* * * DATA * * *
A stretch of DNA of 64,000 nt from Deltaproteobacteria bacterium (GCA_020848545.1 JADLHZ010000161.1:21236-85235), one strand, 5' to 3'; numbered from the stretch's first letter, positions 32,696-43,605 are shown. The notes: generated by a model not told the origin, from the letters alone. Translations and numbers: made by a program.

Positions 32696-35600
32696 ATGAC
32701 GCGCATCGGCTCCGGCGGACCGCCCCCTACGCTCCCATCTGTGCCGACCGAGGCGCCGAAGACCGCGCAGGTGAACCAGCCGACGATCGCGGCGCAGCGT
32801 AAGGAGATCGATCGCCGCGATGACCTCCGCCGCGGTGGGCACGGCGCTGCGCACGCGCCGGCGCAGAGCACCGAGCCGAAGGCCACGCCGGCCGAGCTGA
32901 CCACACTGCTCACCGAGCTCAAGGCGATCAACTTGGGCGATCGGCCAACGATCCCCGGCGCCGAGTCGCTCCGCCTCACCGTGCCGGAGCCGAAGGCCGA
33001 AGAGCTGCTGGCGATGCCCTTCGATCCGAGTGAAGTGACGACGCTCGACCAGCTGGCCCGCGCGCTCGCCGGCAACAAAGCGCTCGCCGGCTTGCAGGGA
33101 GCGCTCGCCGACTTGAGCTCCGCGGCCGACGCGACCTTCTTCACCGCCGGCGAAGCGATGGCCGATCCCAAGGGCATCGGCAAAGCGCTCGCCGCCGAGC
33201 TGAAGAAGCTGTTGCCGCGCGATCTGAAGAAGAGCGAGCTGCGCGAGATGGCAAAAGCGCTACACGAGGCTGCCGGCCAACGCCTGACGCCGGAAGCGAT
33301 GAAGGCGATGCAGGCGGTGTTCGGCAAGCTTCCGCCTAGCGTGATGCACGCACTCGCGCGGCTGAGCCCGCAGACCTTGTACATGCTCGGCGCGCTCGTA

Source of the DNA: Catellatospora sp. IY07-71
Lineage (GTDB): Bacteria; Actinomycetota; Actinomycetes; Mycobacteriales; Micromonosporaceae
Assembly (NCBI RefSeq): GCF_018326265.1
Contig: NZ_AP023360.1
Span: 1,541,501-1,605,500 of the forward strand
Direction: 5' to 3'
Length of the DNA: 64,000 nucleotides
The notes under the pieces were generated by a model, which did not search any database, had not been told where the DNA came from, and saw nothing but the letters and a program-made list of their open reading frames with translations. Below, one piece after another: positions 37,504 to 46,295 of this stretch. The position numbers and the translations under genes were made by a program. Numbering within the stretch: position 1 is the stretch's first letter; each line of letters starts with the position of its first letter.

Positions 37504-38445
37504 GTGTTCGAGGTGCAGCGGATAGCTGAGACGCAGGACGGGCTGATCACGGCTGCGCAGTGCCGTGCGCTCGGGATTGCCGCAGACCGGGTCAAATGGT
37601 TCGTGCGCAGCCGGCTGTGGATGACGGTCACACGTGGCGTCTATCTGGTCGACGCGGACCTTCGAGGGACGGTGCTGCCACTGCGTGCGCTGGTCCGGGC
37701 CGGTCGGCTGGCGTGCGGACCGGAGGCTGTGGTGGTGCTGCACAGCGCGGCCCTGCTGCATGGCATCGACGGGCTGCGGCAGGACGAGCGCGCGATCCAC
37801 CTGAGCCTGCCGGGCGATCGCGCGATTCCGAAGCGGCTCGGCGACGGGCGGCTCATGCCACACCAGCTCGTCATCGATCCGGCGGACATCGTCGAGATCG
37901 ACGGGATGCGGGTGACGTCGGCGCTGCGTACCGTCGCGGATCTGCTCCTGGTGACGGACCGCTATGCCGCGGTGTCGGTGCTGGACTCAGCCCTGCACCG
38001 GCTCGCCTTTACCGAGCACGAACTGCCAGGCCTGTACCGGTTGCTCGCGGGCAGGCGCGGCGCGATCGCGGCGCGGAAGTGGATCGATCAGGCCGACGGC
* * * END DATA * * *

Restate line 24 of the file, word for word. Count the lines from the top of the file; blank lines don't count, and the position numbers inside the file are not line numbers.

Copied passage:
37901 ACGGGATGCGGGTGACGTCGGCGCTGCGTACCGTCGCGGATCTGCTCCTGGTGACGGACCGCTATGCCGCGGTGTCGGTGCTGGACTCAGCCCTGCACCG